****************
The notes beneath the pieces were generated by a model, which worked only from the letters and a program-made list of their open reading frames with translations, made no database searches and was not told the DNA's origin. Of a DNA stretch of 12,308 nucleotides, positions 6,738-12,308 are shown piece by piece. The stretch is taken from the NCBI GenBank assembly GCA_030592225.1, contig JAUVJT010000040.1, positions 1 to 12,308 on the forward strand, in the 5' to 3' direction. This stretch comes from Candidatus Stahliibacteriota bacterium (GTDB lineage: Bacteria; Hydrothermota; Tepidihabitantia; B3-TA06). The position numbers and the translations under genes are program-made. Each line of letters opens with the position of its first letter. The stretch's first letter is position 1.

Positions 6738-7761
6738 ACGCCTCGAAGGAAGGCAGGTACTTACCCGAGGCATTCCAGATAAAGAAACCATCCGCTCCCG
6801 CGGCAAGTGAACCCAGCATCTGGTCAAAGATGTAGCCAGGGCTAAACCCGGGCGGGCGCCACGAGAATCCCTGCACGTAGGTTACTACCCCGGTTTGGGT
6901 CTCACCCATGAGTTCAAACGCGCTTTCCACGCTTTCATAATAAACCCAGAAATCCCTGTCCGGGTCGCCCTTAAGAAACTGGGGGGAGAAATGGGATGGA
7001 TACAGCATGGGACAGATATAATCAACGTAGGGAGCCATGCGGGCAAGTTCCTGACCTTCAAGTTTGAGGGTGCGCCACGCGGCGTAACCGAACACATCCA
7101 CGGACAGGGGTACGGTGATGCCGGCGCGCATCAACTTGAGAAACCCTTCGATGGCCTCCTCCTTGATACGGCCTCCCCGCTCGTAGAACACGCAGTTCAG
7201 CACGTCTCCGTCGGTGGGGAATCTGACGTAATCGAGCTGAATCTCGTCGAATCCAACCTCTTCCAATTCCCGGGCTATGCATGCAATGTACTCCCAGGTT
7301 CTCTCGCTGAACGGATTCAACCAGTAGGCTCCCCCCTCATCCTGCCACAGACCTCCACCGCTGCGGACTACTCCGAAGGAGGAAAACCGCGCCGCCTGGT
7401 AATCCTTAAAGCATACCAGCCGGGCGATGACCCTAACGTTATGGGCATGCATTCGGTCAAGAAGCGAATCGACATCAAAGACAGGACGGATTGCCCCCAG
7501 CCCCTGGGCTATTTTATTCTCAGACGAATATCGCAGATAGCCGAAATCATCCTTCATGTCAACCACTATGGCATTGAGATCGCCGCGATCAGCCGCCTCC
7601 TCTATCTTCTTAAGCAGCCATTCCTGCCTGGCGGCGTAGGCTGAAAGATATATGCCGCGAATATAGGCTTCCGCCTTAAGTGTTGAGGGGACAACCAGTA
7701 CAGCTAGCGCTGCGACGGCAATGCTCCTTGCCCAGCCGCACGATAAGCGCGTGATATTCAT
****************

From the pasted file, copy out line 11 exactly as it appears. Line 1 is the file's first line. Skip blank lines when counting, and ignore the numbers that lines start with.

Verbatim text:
7501 CCCCTGGGCTATTTTATTCTCAGACGAATATCGCAGATAGCCGAAATCATCCTTCATGTCAACCACTATGGCATTGAGATCGCCGCGATCAGCCGCCTCC